Whalebones show damage from diving

Long-lived sperm whales typically develop bone damage resembling that observed in human divers who surface too quickly or dive too frequently, new research indicates. Marine mammals that dive throughout their lives hadn’t been known to be susceptible to such a hazard.

Biologists Michael J. Moore and Greg A. Early of the Woods Hole Oceanographic Institute in Massachusetts made their discovery when they examined the museum-housed skeletal remains of 16 sperm whales.

In people, pitting of bones is often a sign of decompression sickness, which scuba divers can develop after experiencing pressure changes that cause bubbles of gas to form in the body. In mild cases, the condition can cause internal damage without producing symptoms. Extremely abrupt decompression can be fatal.

In their study, Moore and Early found extensive bone pitting in the largest and presumably oldest whales, and only calves were free of the damage. This suggests that the animals accumulate decompression-related bone damage gradually as they live out their lives, the scientists suggest in the Dec. 24, 2004 Science.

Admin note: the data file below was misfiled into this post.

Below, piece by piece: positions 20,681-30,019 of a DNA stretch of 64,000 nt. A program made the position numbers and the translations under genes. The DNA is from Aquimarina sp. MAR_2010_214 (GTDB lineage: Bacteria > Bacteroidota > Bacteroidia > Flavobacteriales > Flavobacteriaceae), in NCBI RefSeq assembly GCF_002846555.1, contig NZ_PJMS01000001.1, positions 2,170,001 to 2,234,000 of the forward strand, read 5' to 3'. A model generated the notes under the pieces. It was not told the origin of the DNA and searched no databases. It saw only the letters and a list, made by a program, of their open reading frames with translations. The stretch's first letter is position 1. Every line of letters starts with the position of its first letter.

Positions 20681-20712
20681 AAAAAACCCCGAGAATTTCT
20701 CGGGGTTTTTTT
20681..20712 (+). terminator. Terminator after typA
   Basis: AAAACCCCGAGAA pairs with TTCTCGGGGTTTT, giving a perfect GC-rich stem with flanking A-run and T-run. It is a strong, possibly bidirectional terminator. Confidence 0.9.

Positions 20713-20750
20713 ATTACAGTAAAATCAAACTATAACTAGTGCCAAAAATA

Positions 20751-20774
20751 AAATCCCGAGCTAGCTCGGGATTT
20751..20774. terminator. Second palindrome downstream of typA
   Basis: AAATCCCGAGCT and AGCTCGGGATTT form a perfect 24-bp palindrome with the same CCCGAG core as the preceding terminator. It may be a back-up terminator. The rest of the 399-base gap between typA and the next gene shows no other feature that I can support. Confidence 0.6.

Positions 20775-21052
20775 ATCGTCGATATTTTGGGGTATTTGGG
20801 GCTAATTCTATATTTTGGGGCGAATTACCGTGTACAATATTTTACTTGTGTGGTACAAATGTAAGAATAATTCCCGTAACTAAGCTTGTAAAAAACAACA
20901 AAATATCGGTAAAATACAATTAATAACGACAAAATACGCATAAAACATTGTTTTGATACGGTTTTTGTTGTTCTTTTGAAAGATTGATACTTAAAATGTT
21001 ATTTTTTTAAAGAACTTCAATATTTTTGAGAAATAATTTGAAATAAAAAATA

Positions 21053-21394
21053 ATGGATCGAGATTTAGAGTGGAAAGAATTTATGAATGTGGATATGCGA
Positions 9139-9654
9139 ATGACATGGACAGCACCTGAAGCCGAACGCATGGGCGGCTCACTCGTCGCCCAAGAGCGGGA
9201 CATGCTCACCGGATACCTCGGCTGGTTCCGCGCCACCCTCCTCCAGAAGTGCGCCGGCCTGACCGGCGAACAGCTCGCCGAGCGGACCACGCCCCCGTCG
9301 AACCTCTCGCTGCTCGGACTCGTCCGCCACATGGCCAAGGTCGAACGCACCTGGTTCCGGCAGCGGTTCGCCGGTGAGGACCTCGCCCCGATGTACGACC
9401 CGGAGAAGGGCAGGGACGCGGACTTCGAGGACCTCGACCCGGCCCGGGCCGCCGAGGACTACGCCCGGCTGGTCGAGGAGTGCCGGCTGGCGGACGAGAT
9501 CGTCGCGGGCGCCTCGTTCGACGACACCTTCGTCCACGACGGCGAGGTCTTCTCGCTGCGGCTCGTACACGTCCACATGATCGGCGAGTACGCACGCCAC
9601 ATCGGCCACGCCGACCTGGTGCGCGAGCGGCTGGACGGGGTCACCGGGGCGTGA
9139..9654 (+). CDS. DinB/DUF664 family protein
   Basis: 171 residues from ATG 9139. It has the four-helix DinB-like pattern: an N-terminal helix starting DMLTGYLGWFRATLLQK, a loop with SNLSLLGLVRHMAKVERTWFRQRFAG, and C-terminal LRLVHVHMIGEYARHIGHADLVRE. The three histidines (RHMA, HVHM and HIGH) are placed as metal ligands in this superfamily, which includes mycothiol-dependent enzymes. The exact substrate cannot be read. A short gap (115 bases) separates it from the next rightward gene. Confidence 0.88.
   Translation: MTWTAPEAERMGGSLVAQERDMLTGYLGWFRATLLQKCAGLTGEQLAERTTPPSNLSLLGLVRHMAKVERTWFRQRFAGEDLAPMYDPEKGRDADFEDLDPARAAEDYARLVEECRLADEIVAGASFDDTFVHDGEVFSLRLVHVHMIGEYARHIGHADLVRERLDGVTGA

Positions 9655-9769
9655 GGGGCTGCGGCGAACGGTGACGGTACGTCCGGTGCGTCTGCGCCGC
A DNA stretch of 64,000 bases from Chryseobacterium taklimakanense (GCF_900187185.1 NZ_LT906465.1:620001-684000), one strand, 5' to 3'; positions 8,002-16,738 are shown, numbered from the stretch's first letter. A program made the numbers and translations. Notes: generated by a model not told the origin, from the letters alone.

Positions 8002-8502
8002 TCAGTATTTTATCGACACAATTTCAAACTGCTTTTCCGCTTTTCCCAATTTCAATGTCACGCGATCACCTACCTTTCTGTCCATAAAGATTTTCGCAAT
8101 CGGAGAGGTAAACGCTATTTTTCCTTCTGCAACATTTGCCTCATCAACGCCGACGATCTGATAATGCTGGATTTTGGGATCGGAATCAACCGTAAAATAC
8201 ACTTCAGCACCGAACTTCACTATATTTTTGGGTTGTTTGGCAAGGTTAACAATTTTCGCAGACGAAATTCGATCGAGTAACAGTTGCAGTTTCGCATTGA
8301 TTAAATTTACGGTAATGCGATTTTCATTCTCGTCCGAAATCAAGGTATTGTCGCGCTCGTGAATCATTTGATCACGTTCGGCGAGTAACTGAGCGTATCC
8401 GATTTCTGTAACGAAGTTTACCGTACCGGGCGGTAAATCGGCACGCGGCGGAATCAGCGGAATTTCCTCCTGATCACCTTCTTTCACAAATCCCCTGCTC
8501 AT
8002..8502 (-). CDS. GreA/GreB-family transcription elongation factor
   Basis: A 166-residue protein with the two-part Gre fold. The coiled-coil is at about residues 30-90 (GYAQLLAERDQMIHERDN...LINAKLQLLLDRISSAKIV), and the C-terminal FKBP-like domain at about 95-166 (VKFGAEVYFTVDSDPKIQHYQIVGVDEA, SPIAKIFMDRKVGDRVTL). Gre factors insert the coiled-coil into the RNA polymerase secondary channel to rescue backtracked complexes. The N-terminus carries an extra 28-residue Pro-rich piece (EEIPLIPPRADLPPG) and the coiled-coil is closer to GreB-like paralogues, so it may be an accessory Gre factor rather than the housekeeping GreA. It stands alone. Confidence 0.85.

Because whales appear to be vulnerable to decompression sickness, any influence that causes them to surface suddenly could cause lethal harm, Moore speculates.

Some past research suggests that the U.S. Navy’s use of some forms of sonar has caused the deaths of marine mammals by prompting the animals to surface.